Modern Cosmetic Science

Unveiling Beauty's Tech Frontier: Exploring the Latest Breakthroughs in Modern Cosmetic Science.


AI Still Doesn’t Understand Black Hair, and That Points to a Larger Issue

As artificial intelligence continues to become more embedded into our daily lives, we’re seeing its effects across all industries, especially in the beauty space. From creating avatars in the metaverse to enlisting robots to do your lash extensions, it feels all but certain that more people will begin using the technology to inform their routines. So, what happens when it becomes extremely clear that there are still gaping holes in the way that AI interacts with Black audiences?

Case in point: when I asked OpenAI’s ChatGPT to create a hairstyling routine for my type 4 hair, it gave some generic answers like making sure to shampoo and condition and getting regular trims, but when I asked for more specific details about actual styles that would work for type 4 hair that had leave-out and sew-in extensions, it fell short.

A few of the options provided included: a faux hawk, a high bun, and a half-up half-down look. If you know anything about traditional sew-ins, then you’re aware that none of those are viable styling options. In fact, all of them would show the braids and wefts of the extensions underneath, which is a huge no-no. The difference is I’m a beauty editor who is fairly well-versed in styling my hair and knows good advice from bad. Imagine the frustration that would come after trying one of these from someone who doesn’t.

How AI Highlights the Lack of Knowledge of Black Hair

While the technology got quite a few things wrong in terms of offering advice, it also highlighted the huge gap in the way that Black hair is understood in the cosmetics space. “It’s no surprise that the terminology used by AI is very general when it comes to protective styles,” hairstylist Brendnetta Ashley tells PS. “There is a lack of education and knowledge around the specifics of our hairstyles. So when it comes to AI I’m not surprised the information isn’t available since the industry as a whole doesn’t have it all.”

It’s true. In a time when advocates are still fighting to get the C.R.O.W.N. Act passed in legislation and when Black hairstyling is only now becoming required in some cosmetology schools, it’s clear that the hair industry as a whole has a lot of catching up to do.

“While education in the hair space could use quite a few improvements when it comes to a knowledge of Black hairstyling, there is still beauty in knowing that AI can’t take the place of a real hairstylist,” Ashley says. “Not only do we have a unique profession that requires the human touch, but we also need hairstylists who know and understand all aspects of curly hair from a practical and cultural perspective. This knowledge is invaluable. AI will never understand that.”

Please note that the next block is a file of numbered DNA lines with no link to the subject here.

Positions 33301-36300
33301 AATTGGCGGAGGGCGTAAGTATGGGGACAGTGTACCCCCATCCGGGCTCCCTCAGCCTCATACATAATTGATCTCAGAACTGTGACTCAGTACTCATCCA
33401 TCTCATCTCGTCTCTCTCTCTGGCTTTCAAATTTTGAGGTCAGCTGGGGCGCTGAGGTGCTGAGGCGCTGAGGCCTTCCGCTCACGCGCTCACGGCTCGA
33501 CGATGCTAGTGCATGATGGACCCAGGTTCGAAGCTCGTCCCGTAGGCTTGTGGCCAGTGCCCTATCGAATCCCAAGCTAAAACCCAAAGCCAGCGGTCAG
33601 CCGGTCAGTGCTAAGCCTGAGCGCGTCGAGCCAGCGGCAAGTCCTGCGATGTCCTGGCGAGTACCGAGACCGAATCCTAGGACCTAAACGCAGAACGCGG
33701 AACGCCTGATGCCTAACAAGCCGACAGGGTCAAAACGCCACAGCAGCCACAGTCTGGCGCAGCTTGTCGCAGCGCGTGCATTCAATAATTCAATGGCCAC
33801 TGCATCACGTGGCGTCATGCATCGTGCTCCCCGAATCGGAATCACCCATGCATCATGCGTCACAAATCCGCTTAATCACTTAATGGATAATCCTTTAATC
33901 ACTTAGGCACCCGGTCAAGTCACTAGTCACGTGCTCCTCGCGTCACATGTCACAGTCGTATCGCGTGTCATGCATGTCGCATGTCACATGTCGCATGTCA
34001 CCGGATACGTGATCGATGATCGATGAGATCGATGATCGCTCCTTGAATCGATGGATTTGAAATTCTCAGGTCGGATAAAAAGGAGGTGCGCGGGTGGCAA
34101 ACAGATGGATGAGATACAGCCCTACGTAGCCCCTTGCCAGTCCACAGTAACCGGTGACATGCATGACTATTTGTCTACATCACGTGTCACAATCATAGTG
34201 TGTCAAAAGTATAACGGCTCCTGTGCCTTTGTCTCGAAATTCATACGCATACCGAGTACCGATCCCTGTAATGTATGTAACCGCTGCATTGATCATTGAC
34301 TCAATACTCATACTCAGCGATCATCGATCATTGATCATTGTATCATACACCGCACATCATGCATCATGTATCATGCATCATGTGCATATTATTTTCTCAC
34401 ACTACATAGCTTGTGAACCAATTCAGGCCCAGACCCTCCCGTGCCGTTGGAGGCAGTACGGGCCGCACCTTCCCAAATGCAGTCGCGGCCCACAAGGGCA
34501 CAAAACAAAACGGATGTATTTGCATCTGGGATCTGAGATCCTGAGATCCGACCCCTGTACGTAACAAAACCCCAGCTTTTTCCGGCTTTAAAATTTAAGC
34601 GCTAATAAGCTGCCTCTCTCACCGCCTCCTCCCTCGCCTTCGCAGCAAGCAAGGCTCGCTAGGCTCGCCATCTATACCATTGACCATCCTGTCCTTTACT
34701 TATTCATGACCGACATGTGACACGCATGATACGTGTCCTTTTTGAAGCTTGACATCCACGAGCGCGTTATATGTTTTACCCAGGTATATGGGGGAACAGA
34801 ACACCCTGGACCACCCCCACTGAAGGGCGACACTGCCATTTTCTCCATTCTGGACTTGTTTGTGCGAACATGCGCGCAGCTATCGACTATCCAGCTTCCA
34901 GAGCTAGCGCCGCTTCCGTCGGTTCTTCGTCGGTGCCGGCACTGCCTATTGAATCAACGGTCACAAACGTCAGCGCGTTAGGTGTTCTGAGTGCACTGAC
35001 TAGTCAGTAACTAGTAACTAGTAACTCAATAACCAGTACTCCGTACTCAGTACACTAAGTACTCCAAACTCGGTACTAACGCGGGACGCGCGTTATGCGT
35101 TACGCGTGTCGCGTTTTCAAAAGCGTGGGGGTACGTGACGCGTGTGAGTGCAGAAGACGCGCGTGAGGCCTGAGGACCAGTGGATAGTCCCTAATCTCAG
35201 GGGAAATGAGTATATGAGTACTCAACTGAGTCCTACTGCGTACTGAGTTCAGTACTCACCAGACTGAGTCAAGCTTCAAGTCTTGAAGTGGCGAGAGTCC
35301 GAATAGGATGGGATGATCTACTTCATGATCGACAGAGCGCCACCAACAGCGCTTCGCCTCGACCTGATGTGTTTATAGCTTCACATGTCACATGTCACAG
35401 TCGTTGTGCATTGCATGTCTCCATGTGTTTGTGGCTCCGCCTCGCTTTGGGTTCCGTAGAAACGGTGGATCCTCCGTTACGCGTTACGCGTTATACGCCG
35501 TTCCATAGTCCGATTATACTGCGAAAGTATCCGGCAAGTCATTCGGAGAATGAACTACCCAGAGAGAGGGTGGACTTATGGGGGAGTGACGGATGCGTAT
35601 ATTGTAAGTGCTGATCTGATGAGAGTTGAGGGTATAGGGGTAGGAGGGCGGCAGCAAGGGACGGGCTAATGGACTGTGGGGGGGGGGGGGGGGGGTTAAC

Given that AI technologies typically just regurgitate the information that is already available on the internet, it makes sense that there is a gap in advice that caters to hairstyles that are popular in the Black community — it’s reflecting the lack of knowledge that is present in the real world. Coupled with any blind spots that code developers may have when engineering these technologies on the back end, “advice” like this feels like the best that we’re going to get from AI technology for a long time. Still, as with all industries, there is hope for AI to eventually catch up, but it’s important for the rest of the hair industry to pave the way.

“Before AI can understand, the industry needs to as well,” Ashley says. “This also means that we need to do more education in our schools and advanced education. From understanding the why behind a style, how certain techniques can truly protect Black hair, and even proper maintenance — all of it is important. The more these things are learned then we can see how it will impact AI.”

If you’re looking for hair advice from software like ChatGPT, I suggest you stick with the basics. You can ask for help on natural hairstyles, but know it doesn’t understand the complexities that come with styling sew-ins, tapes, or quick weaves. As Ashley said, AI technology will never replace the advice of an experienced professional, so take any advice with a grain of salt.

Ariel Baker is the associate editor for PS Beauty. Her areas of expertise include celebrity news, beauty trends, and product reviews. She has additional bylines with Essence and Forbes Vetted.


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